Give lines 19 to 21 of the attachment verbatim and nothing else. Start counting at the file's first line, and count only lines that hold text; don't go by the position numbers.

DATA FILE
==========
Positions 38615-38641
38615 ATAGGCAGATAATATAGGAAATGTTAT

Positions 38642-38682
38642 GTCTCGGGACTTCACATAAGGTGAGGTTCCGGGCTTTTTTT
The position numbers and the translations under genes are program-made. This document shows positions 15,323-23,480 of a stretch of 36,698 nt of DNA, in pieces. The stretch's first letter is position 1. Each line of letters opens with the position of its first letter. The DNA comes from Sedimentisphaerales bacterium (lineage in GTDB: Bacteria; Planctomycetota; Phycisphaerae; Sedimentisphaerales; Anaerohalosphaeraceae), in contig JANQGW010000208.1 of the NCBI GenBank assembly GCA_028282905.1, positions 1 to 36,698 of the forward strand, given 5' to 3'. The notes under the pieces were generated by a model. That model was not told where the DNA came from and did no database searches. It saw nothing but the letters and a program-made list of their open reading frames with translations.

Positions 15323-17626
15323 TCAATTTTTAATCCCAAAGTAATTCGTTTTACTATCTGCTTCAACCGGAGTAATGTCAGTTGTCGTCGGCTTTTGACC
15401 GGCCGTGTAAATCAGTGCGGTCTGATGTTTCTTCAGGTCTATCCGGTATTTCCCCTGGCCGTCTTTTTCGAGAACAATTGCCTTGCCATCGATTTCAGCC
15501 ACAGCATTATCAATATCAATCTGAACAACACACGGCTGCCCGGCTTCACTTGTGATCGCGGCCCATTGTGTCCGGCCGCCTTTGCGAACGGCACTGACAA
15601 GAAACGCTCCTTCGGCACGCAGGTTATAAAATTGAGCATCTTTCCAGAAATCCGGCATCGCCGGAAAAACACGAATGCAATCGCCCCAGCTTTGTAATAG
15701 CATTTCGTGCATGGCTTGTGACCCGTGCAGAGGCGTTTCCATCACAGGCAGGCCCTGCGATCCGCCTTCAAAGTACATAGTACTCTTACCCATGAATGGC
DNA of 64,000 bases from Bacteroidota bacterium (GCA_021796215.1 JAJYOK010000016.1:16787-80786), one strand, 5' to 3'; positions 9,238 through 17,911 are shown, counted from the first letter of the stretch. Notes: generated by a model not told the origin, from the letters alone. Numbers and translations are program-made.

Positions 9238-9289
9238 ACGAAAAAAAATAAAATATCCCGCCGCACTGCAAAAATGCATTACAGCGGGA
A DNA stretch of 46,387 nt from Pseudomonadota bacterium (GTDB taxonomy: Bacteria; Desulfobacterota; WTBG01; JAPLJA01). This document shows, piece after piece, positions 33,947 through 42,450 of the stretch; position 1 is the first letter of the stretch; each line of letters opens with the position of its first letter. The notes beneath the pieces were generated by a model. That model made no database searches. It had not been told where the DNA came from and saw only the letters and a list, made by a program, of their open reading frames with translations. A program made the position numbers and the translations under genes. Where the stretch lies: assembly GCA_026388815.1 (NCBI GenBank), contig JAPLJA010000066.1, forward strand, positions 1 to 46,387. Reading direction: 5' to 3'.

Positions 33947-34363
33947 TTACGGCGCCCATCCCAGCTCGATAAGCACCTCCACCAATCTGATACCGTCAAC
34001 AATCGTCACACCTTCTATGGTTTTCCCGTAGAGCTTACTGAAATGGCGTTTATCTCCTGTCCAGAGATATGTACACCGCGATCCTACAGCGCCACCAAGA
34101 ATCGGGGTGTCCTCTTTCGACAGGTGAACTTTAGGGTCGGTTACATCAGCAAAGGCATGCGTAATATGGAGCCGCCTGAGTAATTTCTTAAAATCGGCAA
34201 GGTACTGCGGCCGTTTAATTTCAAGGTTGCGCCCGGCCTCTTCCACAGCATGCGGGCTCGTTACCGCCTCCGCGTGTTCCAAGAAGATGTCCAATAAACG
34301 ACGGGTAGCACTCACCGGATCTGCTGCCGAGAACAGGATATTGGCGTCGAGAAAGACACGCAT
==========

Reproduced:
34101 ATCGGGGTGTCCTCTTTCGACAGGTGAACTTTAGGGTCGGTTACATCAGCAAAGGCATGCGTAATATGGAGCCGCCTGAGTAATTTCTTAAAATCGGCAA
34201 GGTACTGCGGCCGTTTAATTTCAAGGTTGCGCCCGGCCTCTTCCACAGCATGCGGGCTCGTTACCGCCTCCGCGTGTTCCAAGAAGATGTCCAATAAACG
34301 ACGGGTAGCACTCACCGGATCTGCTGCCGAGAACAGGATATTGGCGTCGAGAAAGACACGCAT